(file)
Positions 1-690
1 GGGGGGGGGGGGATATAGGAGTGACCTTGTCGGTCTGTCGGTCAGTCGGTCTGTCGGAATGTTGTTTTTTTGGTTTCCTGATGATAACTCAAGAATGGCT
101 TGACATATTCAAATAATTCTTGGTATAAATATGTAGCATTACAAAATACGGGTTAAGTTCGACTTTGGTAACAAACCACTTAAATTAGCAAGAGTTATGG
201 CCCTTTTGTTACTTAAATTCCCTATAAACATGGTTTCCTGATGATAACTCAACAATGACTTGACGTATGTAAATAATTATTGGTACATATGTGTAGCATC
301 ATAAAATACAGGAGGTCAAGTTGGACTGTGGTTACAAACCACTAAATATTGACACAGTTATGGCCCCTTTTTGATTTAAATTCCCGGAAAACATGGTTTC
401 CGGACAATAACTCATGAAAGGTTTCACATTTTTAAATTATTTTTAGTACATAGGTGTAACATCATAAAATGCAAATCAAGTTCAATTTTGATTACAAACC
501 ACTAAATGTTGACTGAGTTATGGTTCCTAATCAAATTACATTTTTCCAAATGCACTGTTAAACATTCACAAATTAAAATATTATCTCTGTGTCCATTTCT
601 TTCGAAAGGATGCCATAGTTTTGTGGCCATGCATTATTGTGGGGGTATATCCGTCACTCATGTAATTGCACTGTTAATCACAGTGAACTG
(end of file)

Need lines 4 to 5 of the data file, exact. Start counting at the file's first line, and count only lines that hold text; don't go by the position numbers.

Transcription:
201 CCCTTTTGTTACTTAAATTCCCTATAAACATGGTTTCCTGATGATAACTCAACAATGACTTGACGTATGTAAATAATTATTGGTACATATGTGTAGCATC
301 ATAAAATACAGGAGGTCAAGTTGGACTGTGGTTACAAACCACTAAATATTGACACAGTTATGGCCCCTTTTTGATTTAAATTCCCGGAAAACATGGTTTC